LIKE A PRAYER FOR WORLD PEACE
The scenes of cheerleading and singing was quickly changed to another set depicting a serious religious scene. Fusing together gospel music with hip hop culture, Madonna sang “Like A Prayer” as a duet with the rapper Cee-Lo Green, who was dressed in the ministerial garb of a pastor, representing a leader in the Christian faith. The 3-D technology was now being utilized to the maximum as the stadium flickered with white lights while Cee-lo Green brought out the best of the gospel traditions of African American life and sang, “Like A Prayer,” black and white singing together challenging the old taboos. It was not by accident that the music videos for this song had the background of a burning cross.
Green brought forth the vigor of black talent as Madonna sang on and off on her knees, until she disappeared in a blast of smoke, crooning , “I hear you call my name and it feels like home.” The stadium was illuminated with thousands of tiny lights, concluding with the words “World Peace” set against the darkness of the field — and Madonna disappearing in a puff of smoke.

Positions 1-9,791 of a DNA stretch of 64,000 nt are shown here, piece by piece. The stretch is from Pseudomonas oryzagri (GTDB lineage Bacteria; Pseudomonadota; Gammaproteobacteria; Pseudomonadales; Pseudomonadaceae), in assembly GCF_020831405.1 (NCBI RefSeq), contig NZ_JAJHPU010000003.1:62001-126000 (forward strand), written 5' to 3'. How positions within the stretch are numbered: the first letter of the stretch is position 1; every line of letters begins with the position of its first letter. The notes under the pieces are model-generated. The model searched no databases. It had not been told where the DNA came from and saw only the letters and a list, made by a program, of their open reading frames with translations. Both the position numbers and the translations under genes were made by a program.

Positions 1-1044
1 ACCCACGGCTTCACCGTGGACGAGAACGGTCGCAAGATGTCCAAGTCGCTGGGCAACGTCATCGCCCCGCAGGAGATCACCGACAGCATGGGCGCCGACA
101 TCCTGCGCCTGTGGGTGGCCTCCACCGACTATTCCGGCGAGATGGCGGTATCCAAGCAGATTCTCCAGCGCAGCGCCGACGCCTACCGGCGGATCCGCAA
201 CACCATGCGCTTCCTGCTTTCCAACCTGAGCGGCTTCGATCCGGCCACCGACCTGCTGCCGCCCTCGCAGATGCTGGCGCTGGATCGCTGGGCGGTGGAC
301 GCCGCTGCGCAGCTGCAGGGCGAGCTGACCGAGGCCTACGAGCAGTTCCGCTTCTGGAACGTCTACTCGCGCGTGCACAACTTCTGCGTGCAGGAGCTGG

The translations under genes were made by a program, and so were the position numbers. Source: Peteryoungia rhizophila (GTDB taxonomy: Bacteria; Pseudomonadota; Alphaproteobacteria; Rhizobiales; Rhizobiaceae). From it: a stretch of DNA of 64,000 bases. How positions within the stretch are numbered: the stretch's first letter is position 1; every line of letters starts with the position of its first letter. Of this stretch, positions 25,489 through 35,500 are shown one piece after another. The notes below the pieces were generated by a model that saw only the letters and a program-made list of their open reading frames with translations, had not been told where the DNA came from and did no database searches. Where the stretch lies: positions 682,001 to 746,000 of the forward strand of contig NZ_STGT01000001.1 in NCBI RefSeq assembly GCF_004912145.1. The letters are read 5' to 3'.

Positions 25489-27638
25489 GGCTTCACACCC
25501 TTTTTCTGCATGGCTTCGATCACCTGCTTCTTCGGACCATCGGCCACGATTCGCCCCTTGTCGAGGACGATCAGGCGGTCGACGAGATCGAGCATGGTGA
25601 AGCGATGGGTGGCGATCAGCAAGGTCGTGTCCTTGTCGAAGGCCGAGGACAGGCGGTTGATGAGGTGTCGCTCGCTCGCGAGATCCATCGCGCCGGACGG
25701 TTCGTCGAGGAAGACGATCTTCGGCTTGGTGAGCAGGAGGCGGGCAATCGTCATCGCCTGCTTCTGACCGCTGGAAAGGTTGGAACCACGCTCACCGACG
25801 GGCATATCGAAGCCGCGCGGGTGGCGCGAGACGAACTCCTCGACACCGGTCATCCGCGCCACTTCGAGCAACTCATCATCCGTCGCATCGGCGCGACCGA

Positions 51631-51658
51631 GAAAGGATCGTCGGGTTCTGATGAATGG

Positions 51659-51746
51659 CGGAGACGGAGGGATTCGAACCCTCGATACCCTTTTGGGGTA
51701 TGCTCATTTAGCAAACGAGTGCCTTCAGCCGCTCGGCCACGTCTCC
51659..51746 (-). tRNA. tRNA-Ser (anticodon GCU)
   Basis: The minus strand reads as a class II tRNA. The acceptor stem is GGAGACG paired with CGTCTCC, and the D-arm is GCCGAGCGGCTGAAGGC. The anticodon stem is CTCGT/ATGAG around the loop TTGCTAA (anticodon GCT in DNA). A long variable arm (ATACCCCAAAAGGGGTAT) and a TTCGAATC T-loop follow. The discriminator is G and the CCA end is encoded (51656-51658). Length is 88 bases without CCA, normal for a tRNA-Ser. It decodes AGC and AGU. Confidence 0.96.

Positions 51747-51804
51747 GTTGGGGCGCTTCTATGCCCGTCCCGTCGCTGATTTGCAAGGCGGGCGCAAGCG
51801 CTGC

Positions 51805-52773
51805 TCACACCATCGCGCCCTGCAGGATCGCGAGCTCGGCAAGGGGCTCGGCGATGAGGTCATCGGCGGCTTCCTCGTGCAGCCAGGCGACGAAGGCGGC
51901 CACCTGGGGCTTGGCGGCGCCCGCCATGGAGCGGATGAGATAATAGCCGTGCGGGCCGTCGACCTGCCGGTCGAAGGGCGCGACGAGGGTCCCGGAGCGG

There was no mistake in the message that Madonna wanted everyone to take away from this Super Bowl in the midst of a society that is gung-ho on war.
The corporate media choose to ignore this clear call for peace and instead worked hard to focus on a gesture of M.I.A. who during the performance of “Give Me All You Luvin,’” displayed her middle finger at a point when most people did not see it. This media furor over M.I. A was to serve two purposes, it was to discredit the strong positions of M.I.A as well as to divert attention from the fact that Madonna was calling for world peace.
AS WE MOURN WHITNEY HOUSTON